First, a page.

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Capitalism Socialism Communism

 

January 1, 2019



Capitalism

From Wikipedia, the free encyclopedia

Capitalism is an economic system based on the private ownership of the means of production and their operation for profit.[1][2][3] Characteristics central to capitalism include private property, capital accumulation, wage labor, voluntary exchange, a price system, and competitive markets.[4][5] In a capitalist market economy, decision-making and investment are determined by every owner of wealth, property or production ability in financial and capital markets, whereas prices and the distribution of goods and services are mainly determined by competition in goods and services markets.[6][7]

Economists, political economists, sociologists and historians have adopted different perspectives in their analyses of capitalism and have recognized various forms of it in practice. These include laissez-faire or free market capitalism, welfare capitalism and state capitalism. Different forms of capitalism feature varying degrees of free markets, public ownership,[8] obstacles to free competition and state-sanctioned social policies. The degree of competition in markets, the role of intervention and regulation, and the scope of state ownership vary across different models of capitalism.[9][10] The extent to which different markets are free as well as the rules defining private property are matters of politics and policy. Most existing capitalist economies are mixed economies, which combine elements of free markets with state intervention and in some cases economic planning.[11]

Market economies have existed under many forms of government and in many different times, places and cultures. Modern capitalist societies—marked by a universalization of money-based social relations, a consistently large and system-wide class of workers who must work for wages, and a capitalist class which owns the means of production—developed in Western Europe in a process that led to the Industrial Revolution. Capitalist systems with varying degrees of direct government intervention have since become dominant in the Western world and continue to spread. Over time, capitalist countries have experienced consistent economic growth and an increase in the standard of living.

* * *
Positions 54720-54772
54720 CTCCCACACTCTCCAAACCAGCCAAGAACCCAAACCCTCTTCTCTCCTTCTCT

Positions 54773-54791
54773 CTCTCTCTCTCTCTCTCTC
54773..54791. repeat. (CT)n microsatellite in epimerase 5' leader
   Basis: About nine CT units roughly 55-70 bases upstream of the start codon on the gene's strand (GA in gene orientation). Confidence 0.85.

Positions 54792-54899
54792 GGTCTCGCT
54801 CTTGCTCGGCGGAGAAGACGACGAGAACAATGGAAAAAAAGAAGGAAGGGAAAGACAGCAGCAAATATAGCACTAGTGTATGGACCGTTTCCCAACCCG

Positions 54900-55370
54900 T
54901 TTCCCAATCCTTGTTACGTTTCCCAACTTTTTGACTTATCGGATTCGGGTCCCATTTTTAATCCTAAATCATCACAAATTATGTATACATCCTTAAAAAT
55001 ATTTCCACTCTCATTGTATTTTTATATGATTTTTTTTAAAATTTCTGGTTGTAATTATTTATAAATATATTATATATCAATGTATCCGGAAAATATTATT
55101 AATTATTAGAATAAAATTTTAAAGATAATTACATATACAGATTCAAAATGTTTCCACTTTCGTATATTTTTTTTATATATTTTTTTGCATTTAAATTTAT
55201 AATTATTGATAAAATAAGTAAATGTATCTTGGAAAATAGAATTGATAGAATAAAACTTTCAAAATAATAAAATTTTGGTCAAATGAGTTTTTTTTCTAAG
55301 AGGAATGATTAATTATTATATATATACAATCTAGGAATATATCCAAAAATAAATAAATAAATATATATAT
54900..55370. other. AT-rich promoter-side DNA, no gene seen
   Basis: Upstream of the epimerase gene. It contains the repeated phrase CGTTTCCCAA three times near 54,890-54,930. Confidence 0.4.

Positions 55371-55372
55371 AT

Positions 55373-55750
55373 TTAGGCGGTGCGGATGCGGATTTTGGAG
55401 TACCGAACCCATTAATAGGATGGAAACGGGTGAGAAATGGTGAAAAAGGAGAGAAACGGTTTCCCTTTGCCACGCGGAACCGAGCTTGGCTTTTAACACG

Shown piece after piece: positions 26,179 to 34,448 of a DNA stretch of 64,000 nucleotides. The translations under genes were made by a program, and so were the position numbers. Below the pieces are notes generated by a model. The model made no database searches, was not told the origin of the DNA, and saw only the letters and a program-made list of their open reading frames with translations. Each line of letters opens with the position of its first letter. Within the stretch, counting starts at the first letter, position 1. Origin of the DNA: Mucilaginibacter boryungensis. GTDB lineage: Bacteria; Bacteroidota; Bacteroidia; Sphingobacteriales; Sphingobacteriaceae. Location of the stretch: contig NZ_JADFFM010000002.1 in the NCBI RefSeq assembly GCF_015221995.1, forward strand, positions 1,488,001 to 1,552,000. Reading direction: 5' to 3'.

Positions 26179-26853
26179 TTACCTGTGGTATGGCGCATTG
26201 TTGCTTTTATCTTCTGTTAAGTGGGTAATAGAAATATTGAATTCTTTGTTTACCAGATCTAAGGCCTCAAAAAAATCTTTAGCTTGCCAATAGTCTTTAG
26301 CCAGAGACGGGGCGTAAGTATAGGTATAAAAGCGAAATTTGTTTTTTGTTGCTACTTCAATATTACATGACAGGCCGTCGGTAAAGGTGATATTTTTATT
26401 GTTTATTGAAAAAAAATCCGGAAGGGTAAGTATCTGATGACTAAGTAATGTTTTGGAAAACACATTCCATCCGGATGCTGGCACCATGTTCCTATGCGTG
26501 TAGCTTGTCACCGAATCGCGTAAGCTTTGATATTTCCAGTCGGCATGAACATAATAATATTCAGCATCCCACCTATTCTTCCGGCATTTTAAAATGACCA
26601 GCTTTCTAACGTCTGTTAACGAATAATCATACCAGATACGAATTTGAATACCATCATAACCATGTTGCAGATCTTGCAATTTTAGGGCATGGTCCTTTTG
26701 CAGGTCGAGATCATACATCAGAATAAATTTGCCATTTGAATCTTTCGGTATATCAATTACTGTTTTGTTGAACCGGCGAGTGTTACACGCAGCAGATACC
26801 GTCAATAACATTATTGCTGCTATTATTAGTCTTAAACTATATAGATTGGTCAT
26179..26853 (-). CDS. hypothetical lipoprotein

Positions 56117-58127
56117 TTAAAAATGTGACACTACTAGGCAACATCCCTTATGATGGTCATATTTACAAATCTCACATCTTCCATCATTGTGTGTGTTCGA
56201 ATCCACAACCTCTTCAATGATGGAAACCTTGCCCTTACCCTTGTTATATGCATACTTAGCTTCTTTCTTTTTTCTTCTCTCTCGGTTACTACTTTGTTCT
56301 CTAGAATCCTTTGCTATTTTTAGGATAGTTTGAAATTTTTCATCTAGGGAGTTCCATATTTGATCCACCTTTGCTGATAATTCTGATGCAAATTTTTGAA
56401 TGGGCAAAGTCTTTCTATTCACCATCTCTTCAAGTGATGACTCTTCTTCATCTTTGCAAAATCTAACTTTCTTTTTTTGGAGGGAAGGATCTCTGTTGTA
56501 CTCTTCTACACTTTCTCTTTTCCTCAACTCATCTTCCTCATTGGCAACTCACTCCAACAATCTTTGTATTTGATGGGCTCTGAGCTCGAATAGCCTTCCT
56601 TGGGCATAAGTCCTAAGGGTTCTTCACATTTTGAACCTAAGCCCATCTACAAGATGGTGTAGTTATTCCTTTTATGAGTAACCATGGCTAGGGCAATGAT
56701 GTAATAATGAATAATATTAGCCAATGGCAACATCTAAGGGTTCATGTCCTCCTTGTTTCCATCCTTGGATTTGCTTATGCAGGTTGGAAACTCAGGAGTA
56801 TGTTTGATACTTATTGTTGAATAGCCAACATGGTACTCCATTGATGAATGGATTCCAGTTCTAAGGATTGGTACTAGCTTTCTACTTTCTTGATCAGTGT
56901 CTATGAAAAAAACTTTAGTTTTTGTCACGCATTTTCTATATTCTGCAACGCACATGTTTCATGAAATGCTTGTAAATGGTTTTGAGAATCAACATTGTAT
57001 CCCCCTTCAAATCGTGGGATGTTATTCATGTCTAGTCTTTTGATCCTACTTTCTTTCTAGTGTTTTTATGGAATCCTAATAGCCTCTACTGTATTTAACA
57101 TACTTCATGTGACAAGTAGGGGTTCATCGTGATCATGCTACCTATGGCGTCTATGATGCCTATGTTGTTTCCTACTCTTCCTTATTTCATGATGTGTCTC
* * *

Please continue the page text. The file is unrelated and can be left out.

Critics of capitalism argue that it establishes power in the hands of a minority capitalist class that exists through the exploitation of the majority working class and their labor; prioritizes profit over social good, natural resources and the environment; and is an engine of inequality, corruption and economic instabilities. Supporters argue that it provides better products and innovation through competition, disperses wealth to all productive people, promotes pluralism and decentralization of power, creates strong economic growth, and yields productivity and prosperity that greatly benefit society.

The Death Of Capitalism

Written by Billy Graham's Son

Time is like a river. You cannot touch the water twice, because the flow that has passed will never pass again. Franklin Graham was speaking at the First Baptist Church in Jacksonville, Florida, when he said America will not come back. He wrote:

“The American dream ended on November 6th, 2012. The second term of Barack Obama has been the final nail in the coffin for the legacy of the white Christian males who discovered, explored, pioneered, settled and developed the greatest republic in the history of mankind.

A coalition of blacks, Latinos, feminists, gays, government workers, union members, environmental extremists, the media, Hollywood, uninformed young people, the “forever needy,” the chronically unemployed, illegal aliens and other “fellow travelers” have ended Norman Rockwell’s America.

You will never again out-vote these people. It will take individual acts of defiance and massive displays of civil disobedience to get back the rights we have allowed them to take away. It will take zealots, not moderates and shy, not reach-across-the-aisle RINOs (Republicans In Name Only) to right this ship and restore our beloved country to its former status.

People like me are completely politically irrelevant, and I will probably never again be able to legally comment on or concern myself with the aforementioned coalition which has surrendered our culture, our heritage and our traditions without a shot being fired.

The Cocker spaniel is off the front porch, the pit bull is in the back yard, the American Constitution has been replaced with Saul Alinsky’s “Rules for Radicals” and the likes of Chicago shyster David Axelrod along with international socialist George Soros have been pulling the strings on their beige puppet and have brought us Act 2 of the New World Order.

The curtain will come down but the damage has been done, the story has been told.

Those who come after us will once again have to risk their lives, their fortunes and their sacred honor to bring back the Republic that this generation has timidly frittered away due to white guilt and political correctness..”

Socialism

From Wikipedia, the free encyclopedia